When It Comes to Overcriminalization, Prosecutorial Discretion Is for the Birds (Inside NACDL)

Overcriminalization includes many troubling trends: overlapping criminal provisions, inadequate definition of what conduct is criminal, the erosion of intent requirements, and excessive penalties.

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The annual White Collar issue of The Champion is an apt time to reflect on noteworthy developments of the past year. From a public policy standpoint, and from the perspective of those who are the subject of investigation and prosecution, the phenomenon broadly defined as overcriminalization is a growing problem. Overcriminalization includes many troubling trends: multiple, overlapping criminal provisions; inadequate definition of precisely what conduct is criminal in those provisions; the erosion of intent requirements; excessive penalties; and a general imbalance that imbues the prosecution with disparate power that chills and sometimes impedes an accused’s capacity to mount a defense. NACDL works with allies from across the ideological spectrum to pursue a multi-faceted strategy to combat each of these trends. Notable cases from the past year underscore the importance of this initiative.

In response to reform efforts, whether it is to limit the enactment of new criminal provisions, clarify intent requirements, or even provide legislative clarity to ensure that compliance with the constitutional requirement to disclose favorable evidence,1 the constant rejoinder is: “Don’t worry. Prosecutors will exercise their discretion wisely.” Well, let’s see. Let’s look at some of the most notorious criminal cases of 2012.

Clemens, Stevens, And Edwards

Consider the Roger Clemens case. The government spent years and millions of dollars to prosecute a professional athlete for purportedly lying to Congress at a hearing that was essentially a political theater designed to expose offensive conduct. What was at stake was his reputation, and nothing more. As odious, disappointing, and morally wrong as it may have been if he used steroids or lied about it, was a federal prosecution an appropriate expenditure of taxpayer money? Is the fact that a person or an entity has done something that is wildly unpopular enough to justify a criminal prosecution? Is that a wise exercise of prosecutorial discretion?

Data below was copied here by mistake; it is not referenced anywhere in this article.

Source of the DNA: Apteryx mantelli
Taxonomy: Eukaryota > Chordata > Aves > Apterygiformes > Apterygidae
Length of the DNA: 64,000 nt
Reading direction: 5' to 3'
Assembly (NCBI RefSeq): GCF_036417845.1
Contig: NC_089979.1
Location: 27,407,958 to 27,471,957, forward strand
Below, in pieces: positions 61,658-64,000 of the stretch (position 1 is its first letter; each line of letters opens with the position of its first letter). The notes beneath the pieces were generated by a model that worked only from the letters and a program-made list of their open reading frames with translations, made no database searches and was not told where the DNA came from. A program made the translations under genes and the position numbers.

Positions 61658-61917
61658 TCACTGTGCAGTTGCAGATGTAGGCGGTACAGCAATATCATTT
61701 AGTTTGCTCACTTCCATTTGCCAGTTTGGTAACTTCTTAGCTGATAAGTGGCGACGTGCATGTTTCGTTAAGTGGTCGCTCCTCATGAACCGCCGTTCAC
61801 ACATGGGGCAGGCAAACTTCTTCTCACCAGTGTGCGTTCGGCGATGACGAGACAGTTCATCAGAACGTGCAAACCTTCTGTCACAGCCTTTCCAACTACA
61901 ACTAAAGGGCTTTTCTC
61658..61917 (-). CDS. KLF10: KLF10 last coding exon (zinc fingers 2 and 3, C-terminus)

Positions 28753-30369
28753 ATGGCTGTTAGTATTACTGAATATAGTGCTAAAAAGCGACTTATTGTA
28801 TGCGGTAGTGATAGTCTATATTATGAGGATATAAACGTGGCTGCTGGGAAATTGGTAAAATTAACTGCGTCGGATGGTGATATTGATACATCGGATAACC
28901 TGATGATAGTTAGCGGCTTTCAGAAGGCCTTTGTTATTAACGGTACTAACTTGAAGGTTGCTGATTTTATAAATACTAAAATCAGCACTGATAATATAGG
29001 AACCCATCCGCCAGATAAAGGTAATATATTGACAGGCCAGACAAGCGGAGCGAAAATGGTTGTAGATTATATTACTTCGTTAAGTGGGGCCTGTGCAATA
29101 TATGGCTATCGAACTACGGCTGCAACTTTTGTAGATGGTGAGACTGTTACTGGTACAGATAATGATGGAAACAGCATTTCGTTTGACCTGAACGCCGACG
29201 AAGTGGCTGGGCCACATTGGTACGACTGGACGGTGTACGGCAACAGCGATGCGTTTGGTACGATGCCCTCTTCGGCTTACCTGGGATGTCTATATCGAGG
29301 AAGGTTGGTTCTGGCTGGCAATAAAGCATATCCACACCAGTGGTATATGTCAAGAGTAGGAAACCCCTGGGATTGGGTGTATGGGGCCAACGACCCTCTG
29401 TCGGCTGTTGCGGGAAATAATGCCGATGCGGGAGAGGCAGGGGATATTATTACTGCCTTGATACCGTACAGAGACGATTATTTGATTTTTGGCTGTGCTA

Consider the case against the late Sen. Ted Stevens. Years after the debacle that was the prosecution of this sitting U.S. Senator, the results of the court-ordered investigation of whether the prosecutors had engaged in contempt of court were released this year.2 As is now well known, the findings revealed a pervasive pattern of Brady abuse. For the purpose of this column one aspect of the findings is most pertinent. A key aspect of the government’s theory of the case was that the senator had understated the value of home improvements. Setting aside everything else in the case, if he had not received “something for nothing,” there was no criminality. One category of Brady suppression was independent evidence that in fact the senator may have overpaid for the improvements.3 Those facts may have been inconvenient for the prosecutors, but why did they not prompt the prosecution to rethink the case? Where was the exercise of discretion when actual evidence of innocence came to light?

Then there is the case against former senator and presidential candidate John Edwards. Like Roger Clemens, he was an object of public ridicule for personally offensive, albeit not illegal, misbehavior. To considerable public humiliation, Edwards ultimately admitted to the underlying personal misconduct — an extramarital love affair. Again, after years of investigation and expending millions of taxpayer dollars the government prosecuted John Edwards, not for lying, but for a violation of the Federal Election Campaign Act. This past summer, NACDL aired a webcast of an in-depth interview with Edwards’ trial attorney, Abbe David Lowell.4 As Mr. Lowell explained, the provision under which Edwards was prosecuted actually has a very strong intent requirement. A person must know that the alleged act violated the law and intended it to do so. According to Mr. Lowell, however, the government’s theory of the case was an unprecedented and absolutely novel application of the election law.